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Wednesday, January 19, 2005


As if to underscore its true allegiance to waging war for corporate profit, the US now wants to give US business a bigger chunk of the Iraqi war booty by privatizing the Iraqi National Oil Company.

One has only to read any section of Daniel Yergin's excellent book The Prize: The Epic Quest for Oil, Money, and Power, chronicling the history of oil, to see how the Arab world has always viewed oil as a national heritage, something worth fighting and dying for, to know how wrong-headed this current policy is destined to be.

The prospects for any semblance of a peaceful election in Iraq look dim. It is hard to imagine that any Iraqi looking at the Abu Ghraib scandals would welcome US soldiers as "liberators." Iraq has become a virtual lightening rod for fundamentalist terrorism (as Descrates points out in his excellent diary on Unintended Consequences), and the companies charged with "rebuilding" Iraq are so mired in scandal, corruption and mismanagement that the country has devolved into a cesspool of anti-American rage (for a brief rundown, see here). And now this?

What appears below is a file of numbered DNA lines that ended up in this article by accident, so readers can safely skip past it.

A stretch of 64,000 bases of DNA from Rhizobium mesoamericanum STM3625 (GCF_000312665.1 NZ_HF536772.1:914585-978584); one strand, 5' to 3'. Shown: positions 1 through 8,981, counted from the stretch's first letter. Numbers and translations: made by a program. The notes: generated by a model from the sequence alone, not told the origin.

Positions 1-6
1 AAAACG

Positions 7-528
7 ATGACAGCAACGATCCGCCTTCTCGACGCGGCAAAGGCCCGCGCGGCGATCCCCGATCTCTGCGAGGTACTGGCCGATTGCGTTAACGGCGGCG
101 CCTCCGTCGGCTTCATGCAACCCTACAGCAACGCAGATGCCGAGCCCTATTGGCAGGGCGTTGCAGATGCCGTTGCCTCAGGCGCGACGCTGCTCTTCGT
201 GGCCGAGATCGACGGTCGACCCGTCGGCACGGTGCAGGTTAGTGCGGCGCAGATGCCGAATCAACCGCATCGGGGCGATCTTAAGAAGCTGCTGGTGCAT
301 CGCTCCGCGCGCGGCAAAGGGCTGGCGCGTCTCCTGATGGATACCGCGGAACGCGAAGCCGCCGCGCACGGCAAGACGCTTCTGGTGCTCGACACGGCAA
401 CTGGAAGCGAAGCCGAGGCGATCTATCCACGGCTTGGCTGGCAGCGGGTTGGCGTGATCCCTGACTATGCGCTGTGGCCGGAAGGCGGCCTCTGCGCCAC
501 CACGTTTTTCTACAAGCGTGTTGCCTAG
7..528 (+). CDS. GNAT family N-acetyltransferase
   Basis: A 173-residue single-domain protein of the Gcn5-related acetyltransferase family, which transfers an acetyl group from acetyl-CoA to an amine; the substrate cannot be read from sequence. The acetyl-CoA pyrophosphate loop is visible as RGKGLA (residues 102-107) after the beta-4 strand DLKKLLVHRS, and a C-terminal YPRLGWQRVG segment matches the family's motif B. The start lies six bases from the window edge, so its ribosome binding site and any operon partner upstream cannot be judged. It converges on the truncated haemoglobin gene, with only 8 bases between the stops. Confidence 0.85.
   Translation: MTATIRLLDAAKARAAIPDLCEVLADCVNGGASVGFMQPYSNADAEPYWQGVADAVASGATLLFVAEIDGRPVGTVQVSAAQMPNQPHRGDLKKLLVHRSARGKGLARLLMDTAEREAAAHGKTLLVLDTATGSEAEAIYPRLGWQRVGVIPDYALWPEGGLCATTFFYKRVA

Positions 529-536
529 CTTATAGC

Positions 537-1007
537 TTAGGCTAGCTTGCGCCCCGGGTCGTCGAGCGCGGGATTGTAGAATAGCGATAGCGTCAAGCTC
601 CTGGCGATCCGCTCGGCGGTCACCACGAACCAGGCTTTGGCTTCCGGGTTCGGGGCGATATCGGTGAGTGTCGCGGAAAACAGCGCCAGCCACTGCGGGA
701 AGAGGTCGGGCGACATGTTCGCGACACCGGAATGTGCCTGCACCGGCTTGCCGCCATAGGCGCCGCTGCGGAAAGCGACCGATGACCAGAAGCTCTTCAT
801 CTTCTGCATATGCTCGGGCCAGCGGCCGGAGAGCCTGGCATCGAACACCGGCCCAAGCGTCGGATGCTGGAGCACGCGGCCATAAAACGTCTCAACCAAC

The Iraqi Finance Minister, Adil Abdel Mahdi, is a virtual marionette of the Bush Administration, is extremely enthusiatic about his job of selling out the interests of the Iraqi people in favor of US big business. According to IPS News:
"So I think this is very promising to the American investors and to American enterprises, certainly to oil companies," Abdel Mahdi said at the National Press Club in Washington, DC on Tuesday.

Abdel Hadi, formerly a member of the exile Iraqi opposition, said the interim government will also reconsider deals signed between French and Russians oil firms and the regime of former President Saddam Hussein. It is still not clear whether those contracts will be cancelled altogether or just reduced.

France and Russia both opposed the March 2003 U.S.-led invasion of the Arab country and companies from those nations were initially banned by the U.S. occupation administration, the Coalition Provisional Authority (CPA), from helping to "rebuild" Iraq.

Washington later said non-U.S. firms could work there, after the world's rich nations agreed to forgive part of Iraq's debt, a decision that opened the door to Baghdad signing on to a loan programme designed by the International Monetary Fund (IMF).
The CPA has already shown where its heart really lies when it paid out billions in Iraqi oil profits to pay off US contractors like Halliburton and Bechtel. "This money belongs to the Iraqi people - it is not a slush fund," said Rep. Henry Waxman (D-CA).

'Cos when they say it's not about the money -- it's always about the money.